Conversations with Edmund White brings together twenty-one interviews with an author known for chronicling gay culture. Ranging from a 1982 discussion of his early works to a new and unpublished interview conducted in 2016, these interviews highlight White's predilections, his major achievements, and the pivotal moments of his long, varied career. Since the 1973 publication of his first novel, Forgetting Elena, Edmund White (b. 1940) has become a major figure in literature and gay culture. White is, however, more than just a celebrated gay writer. He is an international man of letters, and his work crosses several genres. White's fiction includes an autobiographical trilogy: A Boy's Own Story, The Beautiful Room Is Empty, and The Farewell Symphony"along with more recent novels such as Jack Holmes and His Friend and Our Young Man. White's love of French literature and culture is evident in biographies of Jean Genet, Marcel Proust, and Arthur Rimbaud, and his antipathy to American Puritanism suffuses his collected essays and memoirs and is on full display in two early nonfiction works that helped define the era of gay liberation: The Joy of Gay Sex, coauthored with Charles Silverstein, and States of Desire: Travels in Gay America. A professor of creative writing at Princeton University, White has earned many distinctions, including the National Book Critics Circle Award and the Lambda Literary Foundation's Pioneer Award. White has been a generous interviewer, sharing his time and insights not only with major publications such as the Paris Review, but also with smaller online publications for more limited audiences. A lively commentator, White has never been afraid to speak his mind, even when the result has been public feuds with literary peers on both sides of the Atlantic.
En su duodécimo libro, Yvonne Shafer se centra una vez más en Eugene O'Neill. Su libro anterior, 'Performing O'Neill', presentaba información fascinante sobre los actores (James Earl jones, Jason Robards, etc.) que crearon sus papeles. 'Eugene O'Neill and American Society' se aparta del análisis biográfico familiar de las obras hacia aspectos como su actitud antibélica, su interacción con los afroamericanos, su sorprendente amor por los musicales y su caracterización de mujer. Shafer que ha participado en el mundo del teatro como actriz, directora, crítica y erudita, ha impartido clases y conferencias en lugares como China, Noruega y Bélgica. Su representación de Eugene O'Neil On Stage ha deleitado al público de Alemania, Estados Unidos y la Universitat de València entre otros lugares de España.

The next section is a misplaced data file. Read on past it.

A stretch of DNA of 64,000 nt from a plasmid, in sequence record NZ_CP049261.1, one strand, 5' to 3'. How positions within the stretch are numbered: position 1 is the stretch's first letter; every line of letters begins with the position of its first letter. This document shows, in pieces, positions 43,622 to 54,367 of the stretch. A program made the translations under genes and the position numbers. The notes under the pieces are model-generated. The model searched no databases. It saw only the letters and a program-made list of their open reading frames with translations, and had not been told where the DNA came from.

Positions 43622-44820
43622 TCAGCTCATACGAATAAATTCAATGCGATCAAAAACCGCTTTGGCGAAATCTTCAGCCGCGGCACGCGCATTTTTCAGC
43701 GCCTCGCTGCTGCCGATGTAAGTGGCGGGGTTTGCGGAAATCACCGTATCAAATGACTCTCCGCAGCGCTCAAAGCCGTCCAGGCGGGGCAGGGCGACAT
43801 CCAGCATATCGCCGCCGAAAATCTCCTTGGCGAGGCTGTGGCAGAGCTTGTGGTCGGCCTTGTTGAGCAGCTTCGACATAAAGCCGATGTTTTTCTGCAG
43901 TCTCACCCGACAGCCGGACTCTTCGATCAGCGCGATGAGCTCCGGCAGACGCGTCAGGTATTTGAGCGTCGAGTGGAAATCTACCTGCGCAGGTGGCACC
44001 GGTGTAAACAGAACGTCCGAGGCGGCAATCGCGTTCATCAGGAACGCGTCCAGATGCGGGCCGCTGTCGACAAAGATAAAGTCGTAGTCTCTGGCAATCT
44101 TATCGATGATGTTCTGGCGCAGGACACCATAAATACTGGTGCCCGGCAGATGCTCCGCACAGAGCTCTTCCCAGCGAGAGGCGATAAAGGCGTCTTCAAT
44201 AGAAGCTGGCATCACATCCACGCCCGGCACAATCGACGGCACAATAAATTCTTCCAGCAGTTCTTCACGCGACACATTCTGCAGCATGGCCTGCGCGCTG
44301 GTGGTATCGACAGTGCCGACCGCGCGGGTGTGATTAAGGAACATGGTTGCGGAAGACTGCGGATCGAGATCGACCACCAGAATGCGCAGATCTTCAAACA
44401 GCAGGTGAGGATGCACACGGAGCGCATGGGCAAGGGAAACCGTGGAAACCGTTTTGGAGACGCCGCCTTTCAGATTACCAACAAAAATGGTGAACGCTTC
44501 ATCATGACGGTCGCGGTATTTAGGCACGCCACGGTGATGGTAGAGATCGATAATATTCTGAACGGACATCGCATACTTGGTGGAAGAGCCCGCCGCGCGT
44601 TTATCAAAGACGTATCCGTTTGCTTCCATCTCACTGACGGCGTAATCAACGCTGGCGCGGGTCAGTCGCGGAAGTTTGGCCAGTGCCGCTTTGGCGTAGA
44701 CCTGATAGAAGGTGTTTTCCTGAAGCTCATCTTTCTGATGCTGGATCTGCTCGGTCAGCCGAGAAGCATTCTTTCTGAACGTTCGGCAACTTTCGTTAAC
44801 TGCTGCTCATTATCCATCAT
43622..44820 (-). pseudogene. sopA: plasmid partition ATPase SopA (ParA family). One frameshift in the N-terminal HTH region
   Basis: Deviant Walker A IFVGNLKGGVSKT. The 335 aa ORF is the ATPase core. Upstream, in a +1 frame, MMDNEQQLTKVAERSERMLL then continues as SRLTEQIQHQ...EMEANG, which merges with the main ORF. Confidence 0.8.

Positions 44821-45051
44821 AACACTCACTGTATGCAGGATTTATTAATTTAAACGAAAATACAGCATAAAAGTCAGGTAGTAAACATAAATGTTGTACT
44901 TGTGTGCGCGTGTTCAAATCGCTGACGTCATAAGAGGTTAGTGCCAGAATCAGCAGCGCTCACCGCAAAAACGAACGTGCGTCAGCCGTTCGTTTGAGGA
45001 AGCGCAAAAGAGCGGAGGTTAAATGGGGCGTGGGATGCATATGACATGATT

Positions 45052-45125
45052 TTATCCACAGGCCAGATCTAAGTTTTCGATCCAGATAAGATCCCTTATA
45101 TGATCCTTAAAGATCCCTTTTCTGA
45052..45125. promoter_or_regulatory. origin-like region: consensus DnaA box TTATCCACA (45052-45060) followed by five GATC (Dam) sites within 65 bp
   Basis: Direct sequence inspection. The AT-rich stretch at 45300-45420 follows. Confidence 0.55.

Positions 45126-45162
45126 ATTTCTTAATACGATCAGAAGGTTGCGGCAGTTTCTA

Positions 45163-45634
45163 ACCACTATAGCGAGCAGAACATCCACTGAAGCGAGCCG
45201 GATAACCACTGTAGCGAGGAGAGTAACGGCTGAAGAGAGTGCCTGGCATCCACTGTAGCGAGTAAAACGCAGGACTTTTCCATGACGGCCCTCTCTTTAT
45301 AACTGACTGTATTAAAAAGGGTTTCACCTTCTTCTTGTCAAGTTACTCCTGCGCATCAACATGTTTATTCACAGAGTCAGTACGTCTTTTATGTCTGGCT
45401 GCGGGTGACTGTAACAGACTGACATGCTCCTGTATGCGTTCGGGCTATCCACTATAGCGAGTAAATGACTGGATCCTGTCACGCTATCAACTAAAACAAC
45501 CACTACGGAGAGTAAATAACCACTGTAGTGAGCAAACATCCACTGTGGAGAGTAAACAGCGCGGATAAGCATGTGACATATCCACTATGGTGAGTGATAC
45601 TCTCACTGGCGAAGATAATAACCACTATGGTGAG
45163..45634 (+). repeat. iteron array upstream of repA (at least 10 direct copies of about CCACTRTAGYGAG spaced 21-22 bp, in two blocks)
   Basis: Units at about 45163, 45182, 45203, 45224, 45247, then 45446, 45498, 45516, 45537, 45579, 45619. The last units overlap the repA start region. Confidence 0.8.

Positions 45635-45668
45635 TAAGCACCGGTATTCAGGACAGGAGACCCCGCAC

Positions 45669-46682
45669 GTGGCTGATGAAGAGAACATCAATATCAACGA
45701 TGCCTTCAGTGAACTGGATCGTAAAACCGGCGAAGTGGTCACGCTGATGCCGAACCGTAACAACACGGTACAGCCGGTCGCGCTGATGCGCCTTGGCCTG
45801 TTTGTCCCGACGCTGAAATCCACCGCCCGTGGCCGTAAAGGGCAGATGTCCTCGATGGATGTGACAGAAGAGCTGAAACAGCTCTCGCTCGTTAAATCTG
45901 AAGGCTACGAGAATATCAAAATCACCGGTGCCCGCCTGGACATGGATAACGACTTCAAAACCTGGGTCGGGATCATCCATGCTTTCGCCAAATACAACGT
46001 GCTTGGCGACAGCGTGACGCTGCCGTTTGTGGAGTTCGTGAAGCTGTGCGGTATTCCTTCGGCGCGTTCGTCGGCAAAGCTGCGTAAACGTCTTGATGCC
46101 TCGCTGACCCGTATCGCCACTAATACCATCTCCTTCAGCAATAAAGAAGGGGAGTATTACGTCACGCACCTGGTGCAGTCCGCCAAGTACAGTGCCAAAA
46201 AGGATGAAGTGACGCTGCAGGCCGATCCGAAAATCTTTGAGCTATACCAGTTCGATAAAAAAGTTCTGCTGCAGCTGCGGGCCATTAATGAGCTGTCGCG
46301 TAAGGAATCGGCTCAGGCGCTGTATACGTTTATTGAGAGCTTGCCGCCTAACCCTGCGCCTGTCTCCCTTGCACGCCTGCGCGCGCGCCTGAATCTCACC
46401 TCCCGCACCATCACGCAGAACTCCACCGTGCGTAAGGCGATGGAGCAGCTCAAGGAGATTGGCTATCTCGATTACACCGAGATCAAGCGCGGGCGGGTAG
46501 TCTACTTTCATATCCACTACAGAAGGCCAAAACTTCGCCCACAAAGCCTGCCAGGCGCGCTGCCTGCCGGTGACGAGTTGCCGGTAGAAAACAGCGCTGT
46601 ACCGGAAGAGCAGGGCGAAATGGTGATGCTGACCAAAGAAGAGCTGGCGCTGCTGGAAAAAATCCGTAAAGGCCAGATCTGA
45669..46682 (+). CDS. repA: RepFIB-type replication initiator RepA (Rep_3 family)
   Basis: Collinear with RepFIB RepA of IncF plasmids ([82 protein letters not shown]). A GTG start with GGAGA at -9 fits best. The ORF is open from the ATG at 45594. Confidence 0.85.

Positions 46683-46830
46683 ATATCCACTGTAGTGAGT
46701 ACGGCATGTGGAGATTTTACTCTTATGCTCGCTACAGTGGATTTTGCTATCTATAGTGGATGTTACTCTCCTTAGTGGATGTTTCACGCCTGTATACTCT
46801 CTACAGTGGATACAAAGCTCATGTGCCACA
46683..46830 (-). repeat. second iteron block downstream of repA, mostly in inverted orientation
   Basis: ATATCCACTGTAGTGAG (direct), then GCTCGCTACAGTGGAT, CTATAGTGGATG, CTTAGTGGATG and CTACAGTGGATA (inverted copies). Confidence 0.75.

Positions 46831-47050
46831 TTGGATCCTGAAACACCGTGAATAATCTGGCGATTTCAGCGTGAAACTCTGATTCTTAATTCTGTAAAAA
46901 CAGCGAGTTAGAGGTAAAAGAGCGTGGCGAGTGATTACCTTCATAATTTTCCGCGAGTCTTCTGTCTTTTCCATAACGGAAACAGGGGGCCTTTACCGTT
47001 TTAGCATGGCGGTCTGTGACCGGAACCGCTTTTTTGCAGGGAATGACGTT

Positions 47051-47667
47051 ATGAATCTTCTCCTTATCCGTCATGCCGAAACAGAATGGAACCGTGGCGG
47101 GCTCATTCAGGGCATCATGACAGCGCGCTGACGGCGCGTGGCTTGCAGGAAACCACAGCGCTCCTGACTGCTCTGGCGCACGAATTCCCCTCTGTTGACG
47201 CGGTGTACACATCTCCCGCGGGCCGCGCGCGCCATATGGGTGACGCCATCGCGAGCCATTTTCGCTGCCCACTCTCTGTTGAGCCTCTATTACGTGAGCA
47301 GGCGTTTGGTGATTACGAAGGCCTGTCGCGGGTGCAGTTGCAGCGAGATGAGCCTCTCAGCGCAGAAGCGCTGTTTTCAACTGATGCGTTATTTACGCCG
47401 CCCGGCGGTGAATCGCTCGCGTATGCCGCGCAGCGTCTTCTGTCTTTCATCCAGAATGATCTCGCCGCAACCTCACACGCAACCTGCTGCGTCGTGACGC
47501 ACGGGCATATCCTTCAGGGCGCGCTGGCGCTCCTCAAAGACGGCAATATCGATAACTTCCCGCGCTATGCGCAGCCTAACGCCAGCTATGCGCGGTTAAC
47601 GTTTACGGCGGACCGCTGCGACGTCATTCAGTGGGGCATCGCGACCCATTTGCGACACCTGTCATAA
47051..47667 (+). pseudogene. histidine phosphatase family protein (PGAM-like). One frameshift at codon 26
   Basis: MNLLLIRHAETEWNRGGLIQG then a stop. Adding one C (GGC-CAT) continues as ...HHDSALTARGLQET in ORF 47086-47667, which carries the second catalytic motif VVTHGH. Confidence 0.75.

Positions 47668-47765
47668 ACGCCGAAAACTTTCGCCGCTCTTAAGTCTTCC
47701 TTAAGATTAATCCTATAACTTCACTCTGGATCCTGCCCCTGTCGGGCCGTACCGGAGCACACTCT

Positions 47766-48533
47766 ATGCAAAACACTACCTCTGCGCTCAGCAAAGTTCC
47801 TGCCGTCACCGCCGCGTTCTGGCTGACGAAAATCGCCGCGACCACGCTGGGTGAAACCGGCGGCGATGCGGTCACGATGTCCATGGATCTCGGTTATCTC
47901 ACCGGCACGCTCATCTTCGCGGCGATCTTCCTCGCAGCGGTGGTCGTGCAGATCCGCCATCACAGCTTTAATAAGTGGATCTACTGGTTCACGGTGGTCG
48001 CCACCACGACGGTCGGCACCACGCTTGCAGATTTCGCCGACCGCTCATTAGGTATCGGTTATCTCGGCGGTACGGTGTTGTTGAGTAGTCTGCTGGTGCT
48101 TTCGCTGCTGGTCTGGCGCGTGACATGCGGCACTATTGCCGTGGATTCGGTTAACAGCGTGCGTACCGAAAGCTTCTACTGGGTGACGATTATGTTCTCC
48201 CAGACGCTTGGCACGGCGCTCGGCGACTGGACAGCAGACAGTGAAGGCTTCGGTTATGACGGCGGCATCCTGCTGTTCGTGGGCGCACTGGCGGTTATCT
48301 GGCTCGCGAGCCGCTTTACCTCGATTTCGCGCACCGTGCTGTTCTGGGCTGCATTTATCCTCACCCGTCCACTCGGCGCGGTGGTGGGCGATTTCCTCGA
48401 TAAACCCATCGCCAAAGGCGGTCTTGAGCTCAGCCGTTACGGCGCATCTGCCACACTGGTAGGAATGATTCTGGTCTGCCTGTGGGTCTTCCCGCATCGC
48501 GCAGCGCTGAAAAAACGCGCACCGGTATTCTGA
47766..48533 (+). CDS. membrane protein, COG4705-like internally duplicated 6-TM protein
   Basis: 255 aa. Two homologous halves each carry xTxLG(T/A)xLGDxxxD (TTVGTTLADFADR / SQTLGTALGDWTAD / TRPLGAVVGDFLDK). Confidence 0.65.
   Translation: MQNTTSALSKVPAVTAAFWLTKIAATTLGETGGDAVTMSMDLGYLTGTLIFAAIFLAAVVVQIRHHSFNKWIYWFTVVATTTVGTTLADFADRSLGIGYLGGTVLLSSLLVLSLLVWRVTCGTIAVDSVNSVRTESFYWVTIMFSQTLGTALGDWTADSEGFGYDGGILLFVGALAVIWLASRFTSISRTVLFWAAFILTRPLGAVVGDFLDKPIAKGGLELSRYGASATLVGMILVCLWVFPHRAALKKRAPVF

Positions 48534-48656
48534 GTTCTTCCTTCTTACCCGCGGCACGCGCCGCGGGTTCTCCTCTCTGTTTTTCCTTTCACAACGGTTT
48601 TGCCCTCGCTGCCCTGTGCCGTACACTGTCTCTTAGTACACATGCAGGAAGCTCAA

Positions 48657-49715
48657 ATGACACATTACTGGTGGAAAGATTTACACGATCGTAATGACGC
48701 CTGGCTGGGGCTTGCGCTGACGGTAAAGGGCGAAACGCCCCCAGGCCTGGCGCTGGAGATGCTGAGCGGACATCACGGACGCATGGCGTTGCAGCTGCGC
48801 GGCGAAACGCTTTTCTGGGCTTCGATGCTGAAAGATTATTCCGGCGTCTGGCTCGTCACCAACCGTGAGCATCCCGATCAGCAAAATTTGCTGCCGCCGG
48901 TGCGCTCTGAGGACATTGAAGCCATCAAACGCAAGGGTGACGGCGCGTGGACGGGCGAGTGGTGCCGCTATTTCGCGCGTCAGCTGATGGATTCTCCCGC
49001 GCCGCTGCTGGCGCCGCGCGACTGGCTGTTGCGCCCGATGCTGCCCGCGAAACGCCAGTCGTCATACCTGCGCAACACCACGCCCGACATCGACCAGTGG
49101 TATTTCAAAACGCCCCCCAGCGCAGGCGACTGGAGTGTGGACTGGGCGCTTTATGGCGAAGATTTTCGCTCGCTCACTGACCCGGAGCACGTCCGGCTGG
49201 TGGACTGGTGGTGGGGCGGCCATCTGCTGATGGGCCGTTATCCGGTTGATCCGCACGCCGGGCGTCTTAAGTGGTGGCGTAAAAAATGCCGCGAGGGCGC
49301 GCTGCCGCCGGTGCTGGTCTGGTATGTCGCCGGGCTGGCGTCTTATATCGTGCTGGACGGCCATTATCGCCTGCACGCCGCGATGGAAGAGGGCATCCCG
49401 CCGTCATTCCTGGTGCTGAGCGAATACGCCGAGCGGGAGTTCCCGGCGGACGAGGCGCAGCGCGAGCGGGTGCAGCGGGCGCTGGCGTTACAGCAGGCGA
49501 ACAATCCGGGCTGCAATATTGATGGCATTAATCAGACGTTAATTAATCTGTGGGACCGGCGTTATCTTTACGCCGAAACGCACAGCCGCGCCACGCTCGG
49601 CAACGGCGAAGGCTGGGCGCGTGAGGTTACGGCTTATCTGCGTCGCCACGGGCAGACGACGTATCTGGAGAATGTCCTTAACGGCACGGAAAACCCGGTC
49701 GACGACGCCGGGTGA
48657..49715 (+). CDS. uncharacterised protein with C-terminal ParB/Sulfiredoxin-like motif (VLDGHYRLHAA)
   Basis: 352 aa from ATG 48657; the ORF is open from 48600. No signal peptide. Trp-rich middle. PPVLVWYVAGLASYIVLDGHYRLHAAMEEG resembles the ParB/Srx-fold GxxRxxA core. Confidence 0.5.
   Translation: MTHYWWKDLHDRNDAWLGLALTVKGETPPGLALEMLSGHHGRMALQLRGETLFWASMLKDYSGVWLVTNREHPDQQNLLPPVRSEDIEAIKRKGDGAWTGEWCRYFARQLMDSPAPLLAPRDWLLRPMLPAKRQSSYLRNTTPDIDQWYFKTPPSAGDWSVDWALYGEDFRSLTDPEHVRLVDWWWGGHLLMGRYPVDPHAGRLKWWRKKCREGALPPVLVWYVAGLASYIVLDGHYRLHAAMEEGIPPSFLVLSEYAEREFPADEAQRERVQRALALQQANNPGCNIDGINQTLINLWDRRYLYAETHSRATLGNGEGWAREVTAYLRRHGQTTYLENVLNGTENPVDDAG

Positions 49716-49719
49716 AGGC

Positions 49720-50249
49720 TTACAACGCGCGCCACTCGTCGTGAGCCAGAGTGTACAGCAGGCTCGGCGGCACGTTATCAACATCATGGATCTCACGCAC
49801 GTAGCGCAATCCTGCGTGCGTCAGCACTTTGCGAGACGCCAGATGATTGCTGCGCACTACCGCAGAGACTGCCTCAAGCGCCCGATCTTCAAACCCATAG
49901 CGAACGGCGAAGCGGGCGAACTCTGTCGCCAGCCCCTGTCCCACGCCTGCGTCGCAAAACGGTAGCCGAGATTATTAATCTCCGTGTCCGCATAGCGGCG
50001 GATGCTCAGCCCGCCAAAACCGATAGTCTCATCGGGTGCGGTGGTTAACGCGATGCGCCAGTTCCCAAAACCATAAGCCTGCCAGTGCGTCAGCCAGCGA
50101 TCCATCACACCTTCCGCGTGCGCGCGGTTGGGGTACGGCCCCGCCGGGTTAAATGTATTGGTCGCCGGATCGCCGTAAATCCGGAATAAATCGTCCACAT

When a baby is left on the doorstep of a Cape Cod beach house, an unlikely group of women risks all they hold dear to harbor and protect her in this "touching, nuanced summer yarn" (Publisher's Weekly). Ruth Cooperman arrives in beautiful beachside Provincetown for her retirement, renting the perfect waterfront cottage while she searches for her forever home. After years of hard work and making peace with life's compromises, Ruth is looking forward to a carefree summer of solitude. But when she finds a baby girl abandoned on her doorstep, Ruth turns to her new neighbors for help and is drawn into the drama of the close-knit community. The appearance of the mystery baby has an emotional ripple effect through the women in town, including Amelia Cabral, the matriarch who lost her own child decades earlier; Elise Douglas, owner of the tea shop who gave up her dream of becoming a mother; and teenage local Jaci Barros who feels trapped by her parents' expectations. Ruth, caring for a baby for the first time in thirty years, even reaches out to her own estranged daughter, Olivia, summoning her to Provincetown in hopes of a reconciliation. As summer unfolds and friends and family care for the infant, alliances are made, relationships are tested, and secrets are uncovered. But the unconditional love for a child in need just might bring Ruth and the women of Provincetown exactly what they have been longing for themselves. With heartfelt storytelling, Summer Longing is Jamie Brenner's eagerly anticipated return to Provincetown; another unforgettable tale about motherhood, friendship, and finding your way home. "Welcome to the gold standard of summertime escapism." —Elin Hilderbrand, #1 New York Times bestselling author of Summer of '69
This collection of Lee Lynch's columns chronicles over a quarter century of queer life in the United States, from the last decades of the twentieth century into the twenty-first. ÒFrom the beginning of my writing career, I just wanted to write about lesbian/gay life as I experienced it. Like so many, I came from a place of great isolation. At the same time, being gay filled me with great pride and joy. Writers Jane Rule, Isabelle Miller, Radclyffe Hall, Valerie Taylor, Ann Bannon, and Vin Packer gave me inspiration and even the lesbian companionship I needed as a baby dyke. More than anything, I want to give to gay people what those writers gave me. And I want to do it well enough that my words might someday be considered literature and, as such, might endure because, as open as some societies have become, there are always haters, and cycles of oppression. Our writers strengthen us, offer a sense of solidarity and validation that we are both more than our sexualities and are among the best that humanity offers.Ó